This has been a rough week for Airbnb: New York Attorney General Eric Schneiderman issued a disparaging report of the company and New York City Mayor Bill de Blasio’s office filed a lawsuit against landlords operating illegal hotels through Airbnb.
Mr. Schneiderman’s report found that a whopping 72 percent of Airbnb’s rentals in New York were illegal, with about six percent of hosts operating 36 percent of units. The most profitable Airbnb host operated 272 units, which resulted in 3,000 reservations and $6.8 million in revenue. The top dozen commercial hosts on Airbnb brought in over $1 million a year each. The issue, determined the Attorney General’s office, is also neighborhood specific: 40 percent of host revenue was earned in the Lower East Side, Chinatown, Greenwich Village, Soho, Chelsea, and Hell’s Kitchen. By comparison, every rental in Queens, Staten Island and the Bronx brought in only three percent of the host revenue.
Airbnb spoke out against the report, telling Betabeat, “The report’s conclusions rely on incomplete and outdated information. For example, the findings do not account for the more than 2,000 listings we have already removed from our community in New York. Additionally, every single home, apartment, co-op and living space in New York is subject to a myriad of rules, so it’s impossible to make this kind of blanket statement. That kind of uncertainty and lack of clarity is exactly why we’re advocating for clear, fair rules for home sharing.” Several Airbnb hosts told us that while the report was slightly concerning, they would keep renting out their apartment as they saw fit.
As for the lawsuit, Mayor de Blasio’s office is focusing on one particular note in Mr. Schneiderman’s report, that on illegal hotels. The report found a dozen properties that rented sixty percent of their units for terms shorter than six months, which indicates that they were operating as an illegal hotel (it is illegal to rent out an apartment for less than 30 consecutive days.)
Two such properties, 59 Fifth Avenue and 5 West 31st Street, are owned by brothers Hamid and Abdolmajid Kermanshah, and the city has officially granted a preliminary injunction against the pair. In addition to violating the 30 day regulation, the brothers have allegedly violated fire codes as well as building codes. These code regulations are a constant consideration of city landlords, and carry loftly consequences.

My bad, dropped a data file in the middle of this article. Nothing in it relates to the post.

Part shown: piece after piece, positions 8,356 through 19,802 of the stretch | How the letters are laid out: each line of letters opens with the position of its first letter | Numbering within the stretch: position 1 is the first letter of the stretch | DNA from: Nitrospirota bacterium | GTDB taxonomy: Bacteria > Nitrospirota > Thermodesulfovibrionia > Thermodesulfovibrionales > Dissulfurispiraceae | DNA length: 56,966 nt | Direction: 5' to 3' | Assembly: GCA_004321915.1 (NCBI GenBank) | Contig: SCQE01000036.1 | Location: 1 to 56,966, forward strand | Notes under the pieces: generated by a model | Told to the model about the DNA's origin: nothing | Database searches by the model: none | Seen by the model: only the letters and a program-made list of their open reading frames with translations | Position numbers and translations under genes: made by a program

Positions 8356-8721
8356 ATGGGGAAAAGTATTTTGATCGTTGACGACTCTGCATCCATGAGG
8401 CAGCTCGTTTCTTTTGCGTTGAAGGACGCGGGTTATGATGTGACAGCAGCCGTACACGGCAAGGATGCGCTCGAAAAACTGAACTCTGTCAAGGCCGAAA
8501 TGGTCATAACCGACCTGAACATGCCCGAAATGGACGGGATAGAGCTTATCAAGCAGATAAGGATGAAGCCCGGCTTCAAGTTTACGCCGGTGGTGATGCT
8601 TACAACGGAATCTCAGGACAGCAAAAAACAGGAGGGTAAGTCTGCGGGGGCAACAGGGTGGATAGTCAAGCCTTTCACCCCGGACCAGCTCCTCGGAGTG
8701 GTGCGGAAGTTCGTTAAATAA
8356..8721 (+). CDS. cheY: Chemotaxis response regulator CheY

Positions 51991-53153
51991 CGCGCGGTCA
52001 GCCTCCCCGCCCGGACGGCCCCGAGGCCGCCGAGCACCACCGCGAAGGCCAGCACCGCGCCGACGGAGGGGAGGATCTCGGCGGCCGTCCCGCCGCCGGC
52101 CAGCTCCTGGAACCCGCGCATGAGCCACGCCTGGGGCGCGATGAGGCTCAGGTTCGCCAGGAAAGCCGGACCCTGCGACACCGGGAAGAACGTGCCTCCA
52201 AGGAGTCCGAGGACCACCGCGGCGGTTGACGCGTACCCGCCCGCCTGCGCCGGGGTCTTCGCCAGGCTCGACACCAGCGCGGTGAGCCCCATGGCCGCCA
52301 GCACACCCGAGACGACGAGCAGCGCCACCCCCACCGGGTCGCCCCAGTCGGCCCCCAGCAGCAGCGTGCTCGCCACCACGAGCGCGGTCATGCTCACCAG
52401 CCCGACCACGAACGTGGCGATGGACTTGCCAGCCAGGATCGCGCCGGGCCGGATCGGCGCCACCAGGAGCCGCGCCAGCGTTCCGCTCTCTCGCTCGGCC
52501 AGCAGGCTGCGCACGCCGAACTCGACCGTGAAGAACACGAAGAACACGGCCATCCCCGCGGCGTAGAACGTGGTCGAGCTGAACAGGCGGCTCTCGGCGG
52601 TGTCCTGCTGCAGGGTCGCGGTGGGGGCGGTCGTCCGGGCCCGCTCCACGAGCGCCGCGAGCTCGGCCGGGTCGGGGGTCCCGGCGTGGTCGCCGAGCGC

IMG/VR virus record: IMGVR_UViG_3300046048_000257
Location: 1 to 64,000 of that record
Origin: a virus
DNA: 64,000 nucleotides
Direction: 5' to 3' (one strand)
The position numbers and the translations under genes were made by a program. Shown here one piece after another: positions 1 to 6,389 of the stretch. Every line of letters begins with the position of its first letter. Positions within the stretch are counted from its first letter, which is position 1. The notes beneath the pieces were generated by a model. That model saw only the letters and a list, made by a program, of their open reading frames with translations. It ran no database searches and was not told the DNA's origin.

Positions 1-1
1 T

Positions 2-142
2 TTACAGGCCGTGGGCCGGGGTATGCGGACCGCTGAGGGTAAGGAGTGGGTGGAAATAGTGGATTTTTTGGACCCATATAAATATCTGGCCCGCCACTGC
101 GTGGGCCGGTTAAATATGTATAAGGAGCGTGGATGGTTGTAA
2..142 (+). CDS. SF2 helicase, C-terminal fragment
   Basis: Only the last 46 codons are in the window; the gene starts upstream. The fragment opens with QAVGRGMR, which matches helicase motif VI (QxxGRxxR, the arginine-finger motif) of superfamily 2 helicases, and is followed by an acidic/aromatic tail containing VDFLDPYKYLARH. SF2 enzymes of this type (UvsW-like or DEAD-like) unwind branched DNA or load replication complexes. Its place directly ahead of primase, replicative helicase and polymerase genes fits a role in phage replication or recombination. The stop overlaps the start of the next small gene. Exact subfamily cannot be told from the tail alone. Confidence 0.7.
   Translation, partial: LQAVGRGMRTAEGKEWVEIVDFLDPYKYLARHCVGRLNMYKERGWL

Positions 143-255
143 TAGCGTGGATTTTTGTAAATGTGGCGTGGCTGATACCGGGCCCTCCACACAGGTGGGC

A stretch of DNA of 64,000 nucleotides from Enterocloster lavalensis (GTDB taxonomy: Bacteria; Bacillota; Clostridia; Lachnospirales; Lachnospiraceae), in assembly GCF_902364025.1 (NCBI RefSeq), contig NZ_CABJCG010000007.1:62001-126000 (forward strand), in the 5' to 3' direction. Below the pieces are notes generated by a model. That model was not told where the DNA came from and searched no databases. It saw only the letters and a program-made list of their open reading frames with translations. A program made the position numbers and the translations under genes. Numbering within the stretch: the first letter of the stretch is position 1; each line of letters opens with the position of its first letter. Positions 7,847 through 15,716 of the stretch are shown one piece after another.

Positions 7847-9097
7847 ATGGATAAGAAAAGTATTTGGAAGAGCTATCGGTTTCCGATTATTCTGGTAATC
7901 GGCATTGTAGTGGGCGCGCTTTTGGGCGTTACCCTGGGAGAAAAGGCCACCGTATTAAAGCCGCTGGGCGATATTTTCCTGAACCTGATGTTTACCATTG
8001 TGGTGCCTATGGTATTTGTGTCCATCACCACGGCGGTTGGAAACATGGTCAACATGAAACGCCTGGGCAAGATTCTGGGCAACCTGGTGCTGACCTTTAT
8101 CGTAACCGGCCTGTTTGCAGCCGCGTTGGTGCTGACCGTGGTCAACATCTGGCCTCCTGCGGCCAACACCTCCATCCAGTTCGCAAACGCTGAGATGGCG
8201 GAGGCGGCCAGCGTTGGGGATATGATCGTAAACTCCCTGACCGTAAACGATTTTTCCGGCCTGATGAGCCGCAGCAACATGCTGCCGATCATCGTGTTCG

The mayor’s office offered a brief comment on the matter, “In this case, we have two buildings operating as illegal hotels, operating dozens of apartments as illegal hotels, with serious health and safety problems, like lacking sprinklers or appropriate fire exits. When we have bad actors engaged in that level of dangerous practice, we’re going to go after them.” The term “bad actors” has been thrown around since the battle between the rental site and the city began.
Airbnb spokesperson Nick Papas told Betabeat, “We do not support converting buildings into Illegal hotels and the individuals named in this complaint were removed from our site earlier this year.”
The case comes as pressure mounts from hotel associations and city officials, both of which have spoken out against Airbnb’s practices. The lawsuit “links the illegal rentals to the housing crunch,” however, Airbnb has long defended that their rentals do not impact city-wide housing issues.
Earlier this year, Airbnb commissioned a study by UC Berkeley professor Ken Rosen, who determined Airbnb did not impact New York’s housing crisis, however, not all were convinced. City Council member Ben Kallos addressed the issue with Betabeat this summer, “When we are talking about thousands of units on Airbnb, where the average is this $7000 number, it indicates the people sleeping in the units are not New Yorkers. The argument works against them. To have Airbnb tell me that renting thousands of units above market rate does not affect the market flies in the fact of jurisprudence, the law and common sense.”
The brothers have not returned request for comment.